Kiragoorina Gayyaligalu

kiragoorina-gayyaligalu

Kiragoorina Gayyaligalu is a beautifully filmed adaptation of a novella by acclaimed Kannada writer Poornachandra Tejaswi. Director Sumana Kittur has teamed up with screenwriter Agni Shridhar (responsible for the excellent Aa Dinagalu) to give a colourful look at village life in rural Karnataka from the recent past. Various small incidents illustrate the relationships between the different groups in the village, but the usual routine is thrown into disorder when there is a plot to con the villagers out of their land. The situation escalates until it’s up to the ‘rowdy women’ of the title to restore order and deal with the corrupt officials behind the scam. I haven’t read the original story but the film is charming with a balanced blend of drama and comedy that still manages to address a number of social issues, albeit in a light-hearted way.

The film starts by showcasing the differences between the men and women of the village. While the women are out working, the men are lounging around the village, playing dice and utilising the services of the village barber. The women from different castes all work together without any issues but it’s a different story for the men of the village who are more inclined to take notice of someone’s place in society. The higher caste Gowdas negotiate the cheapest price they can for any work done for them by the lower caste Kulavadis although the men all congregate to drink together in the village arrack shop at the end of the day. The arrack shop is a point of contention for the women as they feel that this is the reason their husbands have become lazy and argumentative. All in all, Kiragooru seems to be a typical village with the usual colourful characters, petty disputes and plenty of potential for mischief.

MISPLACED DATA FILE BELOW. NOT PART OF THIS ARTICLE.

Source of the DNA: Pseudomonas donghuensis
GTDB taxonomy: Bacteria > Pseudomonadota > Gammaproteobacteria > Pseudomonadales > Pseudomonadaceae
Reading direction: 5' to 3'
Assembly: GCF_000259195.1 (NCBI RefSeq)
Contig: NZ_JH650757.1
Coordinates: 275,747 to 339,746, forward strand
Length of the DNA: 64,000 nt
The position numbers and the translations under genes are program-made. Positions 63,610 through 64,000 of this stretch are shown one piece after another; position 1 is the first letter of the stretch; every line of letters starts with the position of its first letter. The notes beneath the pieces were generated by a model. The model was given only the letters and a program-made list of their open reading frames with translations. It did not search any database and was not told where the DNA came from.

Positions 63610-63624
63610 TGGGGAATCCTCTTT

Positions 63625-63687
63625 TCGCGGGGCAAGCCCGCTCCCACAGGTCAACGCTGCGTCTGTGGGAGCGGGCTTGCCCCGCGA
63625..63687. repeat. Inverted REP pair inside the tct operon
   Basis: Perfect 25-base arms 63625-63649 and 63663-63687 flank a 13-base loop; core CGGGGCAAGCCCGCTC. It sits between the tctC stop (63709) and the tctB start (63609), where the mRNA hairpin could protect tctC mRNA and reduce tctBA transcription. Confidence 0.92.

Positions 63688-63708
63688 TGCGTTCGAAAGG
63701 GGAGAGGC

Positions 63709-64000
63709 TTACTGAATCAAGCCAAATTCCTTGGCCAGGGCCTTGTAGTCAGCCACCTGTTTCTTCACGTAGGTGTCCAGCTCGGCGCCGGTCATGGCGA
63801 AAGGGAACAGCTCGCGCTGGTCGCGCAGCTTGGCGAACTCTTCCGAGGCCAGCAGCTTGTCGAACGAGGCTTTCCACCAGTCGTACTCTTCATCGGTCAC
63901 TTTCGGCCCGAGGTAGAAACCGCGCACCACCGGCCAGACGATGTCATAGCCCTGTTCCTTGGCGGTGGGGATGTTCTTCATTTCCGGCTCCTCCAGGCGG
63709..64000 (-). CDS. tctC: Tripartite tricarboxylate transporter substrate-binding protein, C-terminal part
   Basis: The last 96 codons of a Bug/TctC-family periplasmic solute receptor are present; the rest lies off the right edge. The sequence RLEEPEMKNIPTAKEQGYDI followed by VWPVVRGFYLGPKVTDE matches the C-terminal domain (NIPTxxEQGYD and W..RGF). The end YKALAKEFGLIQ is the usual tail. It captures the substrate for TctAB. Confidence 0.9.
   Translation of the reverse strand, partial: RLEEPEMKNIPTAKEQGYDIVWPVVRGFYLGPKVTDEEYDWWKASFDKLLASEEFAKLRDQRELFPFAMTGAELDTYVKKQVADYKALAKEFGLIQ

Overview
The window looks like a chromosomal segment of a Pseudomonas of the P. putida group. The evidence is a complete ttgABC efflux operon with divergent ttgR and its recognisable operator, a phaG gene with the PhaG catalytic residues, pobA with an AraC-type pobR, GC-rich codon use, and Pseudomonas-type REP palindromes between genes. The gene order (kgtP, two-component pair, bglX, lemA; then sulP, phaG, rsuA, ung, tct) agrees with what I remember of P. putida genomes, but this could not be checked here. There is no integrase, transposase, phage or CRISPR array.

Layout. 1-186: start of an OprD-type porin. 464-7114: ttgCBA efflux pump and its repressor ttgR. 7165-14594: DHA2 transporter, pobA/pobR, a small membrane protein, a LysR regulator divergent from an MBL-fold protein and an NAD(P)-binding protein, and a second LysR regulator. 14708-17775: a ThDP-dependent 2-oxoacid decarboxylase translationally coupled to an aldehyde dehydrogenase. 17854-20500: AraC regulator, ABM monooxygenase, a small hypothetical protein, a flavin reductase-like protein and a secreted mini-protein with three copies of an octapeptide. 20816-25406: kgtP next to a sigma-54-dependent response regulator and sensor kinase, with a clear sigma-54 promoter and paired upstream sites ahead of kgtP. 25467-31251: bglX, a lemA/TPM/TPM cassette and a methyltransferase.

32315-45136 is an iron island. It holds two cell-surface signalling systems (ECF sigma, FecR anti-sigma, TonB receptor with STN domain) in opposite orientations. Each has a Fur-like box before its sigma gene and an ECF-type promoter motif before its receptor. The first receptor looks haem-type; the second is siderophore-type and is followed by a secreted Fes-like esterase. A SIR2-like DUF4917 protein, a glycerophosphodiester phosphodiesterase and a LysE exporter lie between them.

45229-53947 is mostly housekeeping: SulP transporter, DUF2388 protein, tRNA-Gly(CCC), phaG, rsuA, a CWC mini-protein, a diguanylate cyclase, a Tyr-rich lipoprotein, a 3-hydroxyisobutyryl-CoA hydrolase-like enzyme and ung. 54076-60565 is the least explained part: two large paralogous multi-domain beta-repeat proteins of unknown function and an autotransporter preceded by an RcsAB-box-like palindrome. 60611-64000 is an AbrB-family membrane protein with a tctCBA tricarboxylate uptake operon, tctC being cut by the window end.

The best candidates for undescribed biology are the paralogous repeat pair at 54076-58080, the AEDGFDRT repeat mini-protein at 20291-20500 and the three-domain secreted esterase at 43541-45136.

Daanamma (Shwetha Srivatsav) is an outsider from a different village who is married to Subbaiah (Rahul Madhav), one of the Gowdas in the village. Despite being a relative newcomer, the other women look to her for support and she’s the one they ask to break up a fight between Kaali (Sukrutha Wagle) and Rudri (Manasa Joshi) when tempers flare. She’s just as competent at home, refusing to let Subbaiah leave when everyone else runs from a police jeep in the village and ensuring the household runs to her satisfaction, although she does seem to have a genuinely happy relationship with her husband. Daanamma also provides support to Nagamma (Sonu Gowda) whose husband Kaale Gowde (Kishore) is abusing her for failing to provide him with children. Kaale is desperate to marry for a second time and has fallen for Bhagya (Karunya Ram), a vegetable seller in the local market but doesn’t tell her the truth about his marriage to Nagamma. Rounding out the village are the Kulavadi farmers who include Maara (Nikhil Manjoo), Kariya (Sampath Kumar) and their families.